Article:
John Peel

At the time Welsh radio was refusing to play a lot of the music that was coming out from people like ourselves and Datblygu. So John Peel was extremely supportive – he was backing us when it really wasn’t trendy to be into Welsh music.

He played everything we did and we ended up recording four sessions for him. He would often ring me up before it went on-air; just to check how the hell you say the name.

Welsh media

Apart from John Peel, I can only remember one show on Radio Cymru at the time that would ever play our music. It was only about an hour-long show on Saturday mornings by someone called Richard Rees; who I think is still broadcasting.

So you had this one-hour slot each week and that was your only chance of getting something played in the whole of Wales. It was exactly the same for a lot of the groups around at the time.

Making music

When we started, we didn’t have computers. So we’d record everything onto tape using whatever instruments we could find. It was just a case of messing around and experimenting.

We’d got into dub music when we were teens and living in Blaenau; this was before punk rock came along. Some English hippies had played us some dub and we’d never heard anything like it.

So from then on, we were trying to work out how it was done – how they’d managed to create all these weird sounds. Those classic early dub recordings, from back in the 1970s, were done on four-track tape recorders with echo machines and loads of reverb.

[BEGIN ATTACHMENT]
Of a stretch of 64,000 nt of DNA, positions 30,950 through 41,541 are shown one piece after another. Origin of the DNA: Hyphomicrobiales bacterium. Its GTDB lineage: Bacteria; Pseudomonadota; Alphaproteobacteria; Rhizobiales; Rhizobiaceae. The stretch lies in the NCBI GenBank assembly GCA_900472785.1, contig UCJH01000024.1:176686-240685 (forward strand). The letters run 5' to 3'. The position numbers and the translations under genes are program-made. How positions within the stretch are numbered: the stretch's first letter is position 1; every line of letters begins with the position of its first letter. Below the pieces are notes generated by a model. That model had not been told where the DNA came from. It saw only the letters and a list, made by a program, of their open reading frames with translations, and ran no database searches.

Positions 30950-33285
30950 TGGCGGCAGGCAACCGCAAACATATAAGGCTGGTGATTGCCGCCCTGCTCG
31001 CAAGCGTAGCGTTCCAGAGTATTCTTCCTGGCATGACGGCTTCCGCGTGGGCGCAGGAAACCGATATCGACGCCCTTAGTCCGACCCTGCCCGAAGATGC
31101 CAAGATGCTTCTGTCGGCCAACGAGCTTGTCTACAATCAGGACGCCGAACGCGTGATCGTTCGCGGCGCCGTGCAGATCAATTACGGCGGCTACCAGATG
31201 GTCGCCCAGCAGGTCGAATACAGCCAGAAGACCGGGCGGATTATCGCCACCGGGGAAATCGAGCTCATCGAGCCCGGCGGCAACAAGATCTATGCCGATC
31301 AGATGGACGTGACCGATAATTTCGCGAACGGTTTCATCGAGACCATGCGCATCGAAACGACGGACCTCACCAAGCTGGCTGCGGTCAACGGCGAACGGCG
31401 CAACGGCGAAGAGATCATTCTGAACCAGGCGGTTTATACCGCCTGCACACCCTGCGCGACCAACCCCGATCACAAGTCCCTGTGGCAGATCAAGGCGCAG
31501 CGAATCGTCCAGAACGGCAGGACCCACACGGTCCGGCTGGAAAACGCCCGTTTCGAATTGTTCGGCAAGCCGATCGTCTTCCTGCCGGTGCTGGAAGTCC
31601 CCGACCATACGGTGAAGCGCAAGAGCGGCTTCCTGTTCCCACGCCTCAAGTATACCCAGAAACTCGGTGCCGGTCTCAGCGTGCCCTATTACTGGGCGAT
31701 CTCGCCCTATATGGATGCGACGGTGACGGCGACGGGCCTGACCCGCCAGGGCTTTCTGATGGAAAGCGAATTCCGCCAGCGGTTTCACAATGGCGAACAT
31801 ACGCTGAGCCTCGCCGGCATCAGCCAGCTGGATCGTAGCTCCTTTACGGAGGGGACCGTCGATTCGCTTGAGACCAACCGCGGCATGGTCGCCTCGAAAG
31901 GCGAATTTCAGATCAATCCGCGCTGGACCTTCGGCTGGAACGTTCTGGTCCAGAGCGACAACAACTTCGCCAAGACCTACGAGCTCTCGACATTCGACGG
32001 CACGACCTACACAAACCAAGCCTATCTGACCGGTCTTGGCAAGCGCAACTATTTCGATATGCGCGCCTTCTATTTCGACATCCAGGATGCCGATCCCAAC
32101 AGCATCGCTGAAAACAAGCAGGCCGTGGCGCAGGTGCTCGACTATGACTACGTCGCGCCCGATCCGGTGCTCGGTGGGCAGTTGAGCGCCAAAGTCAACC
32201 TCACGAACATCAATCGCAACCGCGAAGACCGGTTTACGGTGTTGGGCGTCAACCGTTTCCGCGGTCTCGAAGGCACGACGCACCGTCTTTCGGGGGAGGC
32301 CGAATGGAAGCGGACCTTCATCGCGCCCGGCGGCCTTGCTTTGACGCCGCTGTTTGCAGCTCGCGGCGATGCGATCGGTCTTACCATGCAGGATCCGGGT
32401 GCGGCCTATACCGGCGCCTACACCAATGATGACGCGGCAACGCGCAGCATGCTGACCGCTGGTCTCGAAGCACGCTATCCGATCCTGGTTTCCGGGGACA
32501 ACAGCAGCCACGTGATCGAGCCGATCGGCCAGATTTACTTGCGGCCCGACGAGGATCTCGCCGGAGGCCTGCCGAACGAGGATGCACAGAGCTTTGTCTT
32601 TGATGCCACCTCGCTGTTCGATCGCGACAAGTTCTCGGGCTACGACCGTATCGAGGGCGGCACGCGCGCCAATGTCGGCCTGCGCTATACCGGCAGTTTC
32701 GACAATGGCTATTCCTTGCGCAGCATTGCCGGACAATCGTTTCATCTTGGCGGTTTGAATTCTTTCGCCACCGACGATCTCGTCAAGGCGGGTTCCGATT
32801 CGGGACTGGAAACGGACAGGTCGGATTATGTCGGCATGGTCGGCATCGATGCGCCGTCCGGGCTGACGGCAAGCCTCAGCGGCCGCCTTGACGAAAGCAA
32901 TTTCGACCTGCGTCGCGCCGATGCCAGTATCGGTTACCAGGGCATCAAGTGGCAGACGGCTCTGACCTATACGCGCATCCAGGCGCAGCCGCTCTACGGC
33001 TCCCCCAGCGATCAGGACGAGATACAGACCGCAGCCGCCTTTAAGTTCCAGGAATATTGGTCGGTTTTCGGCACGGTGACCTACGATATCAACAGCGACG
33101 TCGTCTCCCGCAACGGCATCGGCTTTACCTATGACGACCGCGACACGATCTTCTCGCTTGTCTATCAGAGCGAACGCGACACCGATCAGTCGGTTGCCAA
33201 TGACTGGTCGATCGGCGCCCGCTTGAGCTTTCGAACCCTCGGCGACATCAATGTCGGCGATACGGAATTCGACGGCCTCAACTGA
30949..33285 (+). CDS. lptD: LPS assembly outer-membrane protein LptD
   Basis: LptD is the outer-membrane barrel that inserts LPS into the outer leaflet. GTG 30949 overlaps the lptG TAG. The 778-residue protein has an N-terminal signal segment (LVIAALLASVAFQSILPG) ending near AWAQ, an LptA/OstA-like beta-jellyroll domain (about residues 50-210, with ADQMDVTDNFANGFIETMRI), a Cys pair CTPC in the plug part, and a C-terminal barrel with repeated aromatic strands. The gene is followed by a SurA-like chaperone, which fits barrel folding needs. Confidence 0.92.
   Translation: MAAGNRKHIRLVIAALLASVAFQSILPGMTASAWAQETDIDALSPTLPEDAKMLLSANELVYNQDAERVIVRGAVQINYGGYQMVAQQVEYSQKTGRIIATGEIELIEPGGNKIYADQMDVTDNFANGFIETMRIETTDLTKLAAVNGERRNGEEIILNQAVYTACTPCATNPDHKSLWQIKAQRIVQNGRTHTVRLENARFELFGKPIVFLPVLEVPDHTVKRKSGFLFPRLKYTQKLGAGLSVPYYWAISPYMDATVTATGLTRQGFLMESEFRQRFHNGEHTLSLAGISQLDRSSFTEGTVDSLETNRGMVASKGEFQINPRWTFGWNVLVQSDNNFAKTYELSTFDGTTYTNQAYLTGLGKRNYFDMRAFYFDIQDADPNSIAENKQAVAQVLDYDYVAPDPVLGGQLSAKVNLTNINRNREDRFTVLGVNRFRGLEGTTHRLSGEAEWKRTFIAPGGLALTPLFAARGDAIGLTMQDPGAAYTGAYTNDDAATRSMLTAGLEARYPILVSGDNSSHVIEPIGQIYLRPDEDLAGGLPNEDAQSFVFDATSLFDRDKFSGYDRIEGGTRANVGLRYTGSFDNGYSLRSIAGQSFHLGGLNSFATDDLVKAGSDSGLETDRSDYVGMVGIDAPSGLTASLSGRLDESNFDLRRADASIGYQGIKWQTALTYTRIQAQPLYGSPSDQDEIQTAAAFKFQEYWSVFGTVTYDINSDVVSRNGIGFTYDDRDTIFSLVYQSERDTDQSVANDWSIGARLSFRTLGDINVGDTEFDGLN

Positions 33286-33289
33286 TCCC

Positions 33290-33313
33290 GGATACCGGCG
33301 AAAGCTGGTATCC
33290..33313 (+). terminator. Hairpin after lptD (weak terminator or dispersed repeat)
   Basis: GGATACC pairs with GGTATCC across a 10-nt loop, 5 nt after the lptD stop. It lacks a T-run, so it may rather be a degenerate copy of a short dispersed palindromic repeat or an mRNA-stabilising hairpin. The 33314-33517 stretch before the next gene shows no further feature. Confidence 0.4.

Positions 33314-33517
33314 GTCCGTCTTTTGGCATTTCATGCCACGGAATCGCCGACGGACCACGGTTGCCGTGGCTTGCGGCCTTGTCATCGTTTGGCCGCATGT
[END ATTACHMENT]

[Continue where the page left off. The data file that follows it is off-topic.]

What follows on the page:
That’s pretty much what we used as well when we started out. One of the tracks on this album, Malu Cachu Dub, dates back to one of those first recordings; that’s done in 1985.

Dub pioneer King Tubby
Dub pioneer King Tubby


The inspirations for us were people like Adrian Sherwood on U-Sound and then 70s reggae and dub stuff – Lee Perry and King Tubby, people like that.

Before punk came along we were into American rock stuff – I’ve always liked fuzz box guitar. Then there was electro which turned into hip hop – that early New York music.

We tend to just absorb anything that’s around at the time.

Welsh music scene

It did feel good to be part of something. Our first EP was put out on Anhrefn Records with profits going towards Cymdeithas yr Iaith. We used a sample of Ffred Ffransis; he was a language campaigner who was in jail at the time for protesting.

We did feel like we were standing up for the language. And it would have seemed terrible, at the time, if we’d done something in English – kind of selling out.

But after Cool Cymru and Super Furries and Catatonia, the mood changed a little. And over the years, we’ve collaborated with people singing in lots of different languages.

Some in English, some in French; even an African language called Mandingo. But after 28 years, we’re still mainly recording in Welsh.

It was, and it still is, a political statement – but political with a small ‘p’. Because it’s still an issue for some – they still have a problem with the Welsh language.

Language barrier

Wales is a really complex place and language does play a big part of that. That’s what makes it different to a lot of other countries in a similar relationship to us – living under the shadow of a bigger neighbouring country.

The media in the UK plays a major role in this and the fact that it’s all so London-centric. It’s really hard to break through that.